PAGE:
Port-au-Prince, Haiti (CNN) -- In the eerie light of a supermarket storage room, an international team of rescue workers waited for a miracle.
This basement warehouse was the only room left standing in the five-story Caribbean Supermarket after last week's devastating earthquake.
Rescue teams from Florida and Turkey had been tunneling up from their staging point to try to reach people, buried in the mountain of rubble.
Finally, at 10:23 on Sunday night, a survivor emerged from a crack in the rubble, strapped to a stretcher, and was passed carefully down an orange ladder. He was a 30-year-old Haitian man. Rescuers withheld his name.
As he came into the light, he looked around and smiled. He waved to the exhausted Americans and Turks around him, and made a sign of jubilation: a thumbs up.
Against all odds, this man escaped what should have been his tomb.
"The first thing he told us was, I ate a lot of peanut butter and jelly," said Lieutenant Frank Mainaide of South Florida Urban Search and Rescue.
"Whatever aisle he was in he had peanut butter and jelly. That's probably why he survived."
Moments later workers pulled out a second survivor, a barefoot, 40-year-old Haitian woman who was also a customer of the supermarket. She murmured "ok, ok" and "thank you" to her saviors, as they lowered her to the floor.
"They were remarkably in very good condition considering they've been in there for five days," said Lieutenant Mainaide, his voice hoarse after hours of intense work.
Managers said there may have been up to 150 people in the Caribbean Supermarket when the building collapsed. In the first days after the earthquake, rescue teams from Venezuela and Iceland succeeded in pulling several survivors from the debris.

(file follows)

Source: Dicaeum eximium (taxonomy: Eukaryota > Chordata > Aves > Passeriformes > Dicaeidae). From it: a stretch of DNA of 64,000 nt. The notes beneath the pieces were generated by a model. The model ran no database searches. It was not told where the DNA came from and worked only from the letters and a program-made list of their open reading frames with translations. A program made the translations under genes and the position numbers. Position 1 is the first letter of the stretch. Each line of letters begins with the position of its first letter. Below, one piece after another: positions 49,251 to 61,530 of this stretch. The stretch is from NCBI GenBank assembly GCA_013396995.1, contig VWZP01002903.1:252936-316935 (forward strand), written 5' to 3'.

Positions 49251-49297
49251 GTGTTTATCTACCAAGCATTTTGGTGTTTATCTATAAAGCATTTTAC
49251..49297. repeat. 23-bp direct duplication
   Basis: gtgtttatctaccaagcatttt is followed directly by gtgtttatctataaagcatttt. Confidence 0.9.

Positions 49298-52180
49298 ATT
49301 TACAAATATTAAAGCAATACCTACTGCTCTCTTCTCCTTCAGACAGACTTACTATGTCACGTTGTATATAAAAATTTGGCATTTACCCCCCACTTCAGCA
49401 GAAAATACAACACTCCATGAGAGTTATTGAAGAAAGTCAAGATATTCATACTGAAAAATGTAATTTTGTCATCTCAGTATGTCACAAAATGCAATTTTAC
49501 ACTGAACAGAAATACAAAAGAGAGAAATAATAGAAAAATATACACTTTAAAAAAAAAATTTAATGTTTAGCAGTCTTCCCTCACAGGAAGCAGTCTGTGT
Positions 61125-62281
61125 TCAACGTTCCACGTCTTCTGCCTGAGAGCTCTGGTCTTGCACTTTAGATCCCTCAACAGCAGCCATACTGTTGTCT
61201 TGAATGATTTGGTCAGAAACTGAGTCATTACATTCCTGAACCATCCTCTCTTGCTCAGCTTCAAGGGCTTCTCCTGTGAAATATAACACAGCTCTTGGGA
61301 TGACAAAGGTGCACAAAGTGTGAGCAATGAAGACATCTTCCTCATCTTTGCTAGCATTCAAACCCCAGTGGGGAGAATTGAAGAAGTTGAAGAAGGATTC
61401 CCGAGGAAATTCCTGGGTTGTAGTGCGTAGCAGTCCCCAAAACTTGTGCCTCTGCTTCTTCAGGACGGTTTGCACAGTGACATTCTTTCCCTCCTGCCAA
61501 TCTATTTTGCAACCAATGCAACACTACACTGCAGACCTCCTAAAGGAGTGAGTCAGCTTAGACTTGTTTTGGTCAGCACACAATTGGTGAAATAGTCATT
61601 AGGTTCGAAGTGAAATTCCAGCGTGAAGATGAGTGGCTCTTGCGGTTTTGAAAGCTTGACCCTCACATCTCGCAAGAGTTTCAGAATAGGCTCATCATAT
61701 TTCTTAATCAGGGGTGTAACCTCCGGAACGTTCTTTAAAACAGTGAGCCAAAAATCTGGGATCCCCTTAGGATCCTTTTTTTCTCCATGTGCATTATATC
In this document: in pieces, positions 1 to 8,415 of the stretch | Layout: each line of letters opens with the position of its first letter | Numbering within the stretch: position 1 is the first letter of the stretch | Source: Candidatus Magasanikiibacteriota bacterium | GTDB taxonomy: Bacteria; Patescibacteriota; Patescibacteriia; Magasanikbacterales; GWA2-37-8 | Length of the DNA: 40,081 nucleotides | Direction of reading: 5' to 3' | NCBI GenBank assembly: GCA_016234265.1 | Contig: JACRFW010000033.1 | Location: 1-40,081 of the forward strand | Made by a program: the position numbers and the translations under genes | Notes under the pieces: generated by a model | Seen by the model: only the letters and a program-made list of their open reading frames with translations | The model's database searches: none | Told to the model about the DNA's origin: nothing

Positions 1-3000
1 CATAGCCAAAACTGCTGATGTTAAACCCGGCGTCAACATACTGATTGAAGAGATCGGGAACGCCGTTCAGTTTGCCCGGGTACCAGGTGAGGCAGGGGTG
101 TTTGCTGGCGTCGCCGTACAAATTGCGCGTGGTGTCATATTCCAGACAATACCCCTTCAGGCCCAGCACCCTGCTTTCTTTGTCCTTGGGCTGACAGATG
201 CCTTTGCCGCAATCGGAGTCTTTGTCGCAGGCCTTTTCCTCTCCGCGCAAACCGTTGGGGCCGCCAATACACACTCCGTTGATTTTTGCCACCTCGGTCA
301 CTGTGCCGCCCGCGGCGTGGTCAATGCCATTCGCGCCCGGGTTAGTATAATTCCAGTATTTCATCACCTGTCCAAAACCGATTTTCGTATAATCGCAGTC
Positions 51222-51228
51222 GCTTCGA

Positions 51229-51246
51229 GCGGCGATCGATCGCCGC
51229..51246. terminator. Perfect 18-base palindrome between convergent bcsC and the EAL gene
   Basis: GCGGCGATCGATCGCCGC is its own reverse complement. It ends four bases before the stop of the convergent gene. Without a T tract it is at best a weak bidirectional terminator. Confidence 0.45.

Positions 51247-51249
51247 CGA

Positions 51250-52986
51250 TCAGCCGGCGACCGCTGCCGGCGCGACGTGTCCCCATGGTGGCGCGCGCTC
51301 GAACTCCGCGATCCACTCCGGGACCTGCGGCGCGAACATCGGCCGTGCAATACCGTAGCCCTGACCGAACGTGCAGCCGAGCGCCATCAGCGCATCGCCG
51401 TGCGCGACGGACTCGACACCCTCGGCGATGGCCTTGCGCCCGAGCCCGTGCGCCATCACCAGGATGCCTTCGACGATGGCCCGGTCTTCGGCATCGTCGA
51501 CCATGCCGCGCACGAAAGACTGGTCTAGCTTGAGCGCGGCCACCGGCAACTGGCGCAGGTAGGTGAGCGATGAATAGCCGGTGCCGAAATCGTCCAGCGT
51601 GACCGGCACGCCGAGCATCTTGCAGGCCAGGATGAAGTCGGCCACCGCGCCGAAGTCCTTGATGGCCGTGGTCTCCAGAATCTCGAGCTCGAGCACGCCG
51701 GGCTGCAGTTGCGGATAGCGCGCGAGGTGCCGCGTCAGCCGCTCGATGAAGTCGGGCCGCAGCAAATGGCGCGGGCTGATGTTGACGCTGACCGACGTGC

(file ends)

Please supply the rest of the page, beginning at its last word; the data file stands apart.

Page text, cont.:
Saturday night, a search and rescue team from New York City joined a group of 10 Turks from the non-profit disaster rescue group GEA. The Turkish volunteers, who paid for their own plane tickets to come work in Haiti last week, had made contact with several more survivors in the rubble.
Over the course of the night, the Turkish-American team-- who were soon joined by the task force from South Florida -- succeeded in digging out a male Haitian employee of the supermarket, a 13-year-old girl and an American woman in her 50s named Mireille Ditmer.
"For the full 108 hours she had been on her knees in between two walls," said her son Ricky Ditmer, speaking in an interview later on Sunday in Florida. "After they got her out, they said she was speechless but so happy and the first words she said were that she wanted to be with her family."
In a remarkable coincidence, one of the Florida rescue workers learned he lived just a few blocks away from Mireille Ditmer's son in Pembroke Pines, Florida.
The rescue operation is dangerous work.
At one point on Sunday, U.S. and Turkish workers ran stumbling and breathless out of the supermarket, after debris began falling on them, as they tunneled towards survivors.
Sunday night's remarkable rescue offered this devastated city a much-needed moment of hope.
Spectators applauded as the Haitian man and woman were whisked away in two waiting ambulances.
Captain Joe Zahralban, of South Florida Urban Search and Rescue, then took a moment to embrace Samer Tahmoush, the manager of the supermarket. The two men had been closely cooperating in their efforts to pinpoint possible pockets of survival within the supermarket.
But their celebration was short-lived.
"I'm happy for the success," Tahmoush said. "But we didn't finish yet. I believe that we have more effort to do. Because I believe that we still have a lot of people inside. And I believe they are alive and still waiting for us."
Not far away, more then 50 relatives and loved ones of those lost in the rubble sat anxiously waiting in the supermarket parking lot.
A Filipino man stood staring at the crushed concrete, waiting for news of his missing wife. A middle-aged Haitian couple wrapped their arms around each other while wearing surgical masks to block the stench of decomposing bodies. Their missing daughter's car has been parked in front of the supermarket every since the tremors struck last Tuesday.
Their agonizing vigil is far from over.